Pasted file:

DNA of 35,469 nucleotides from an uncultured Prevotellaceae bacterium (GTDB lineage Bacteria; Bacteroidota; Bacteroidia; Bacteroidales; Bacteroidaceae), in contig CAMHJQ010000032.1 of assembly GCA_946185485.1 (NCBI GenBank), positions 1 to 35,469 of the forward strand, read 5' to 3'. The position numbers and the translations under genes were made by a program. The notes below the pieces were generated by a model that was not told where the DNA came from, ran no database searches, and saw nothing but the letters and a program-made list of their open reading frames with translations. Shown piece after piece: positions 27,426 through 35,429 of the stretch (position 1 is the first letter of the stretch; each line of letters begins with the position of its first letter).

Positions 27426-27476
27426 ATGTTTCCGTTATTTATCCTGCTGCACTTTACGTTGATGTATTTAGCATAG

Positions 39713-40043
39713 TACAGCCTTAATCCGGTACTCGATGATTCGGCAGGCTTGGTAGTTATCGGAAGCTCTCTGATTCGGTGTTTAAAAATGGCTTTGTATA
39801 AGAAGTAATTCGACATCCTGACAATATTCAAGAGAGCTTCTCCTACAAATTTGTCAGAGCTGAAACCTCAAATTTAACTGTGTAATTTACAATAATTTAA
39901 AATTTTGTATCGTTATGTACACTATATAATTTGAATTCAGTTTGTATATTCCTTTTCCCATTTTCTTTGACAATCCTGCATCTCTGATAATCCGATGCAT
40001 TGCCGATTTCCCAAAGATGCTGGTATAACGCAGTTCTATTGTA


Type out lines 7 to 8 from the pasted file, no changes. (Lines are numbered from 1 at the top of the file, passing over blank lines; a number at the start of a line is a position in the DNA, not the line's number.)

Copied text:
39901 AATTTTGTATCGTTATGTACACTATATAATTTGAATTCAGTTTGTATATTCCTTTTCCCATTTTCTTTGACAATCCTGCATCTCTGATAATCCGATGCAT
40001 TGCCGATTTCCCAAAGATGCTGGTATAACGCAGTTCTATTGTA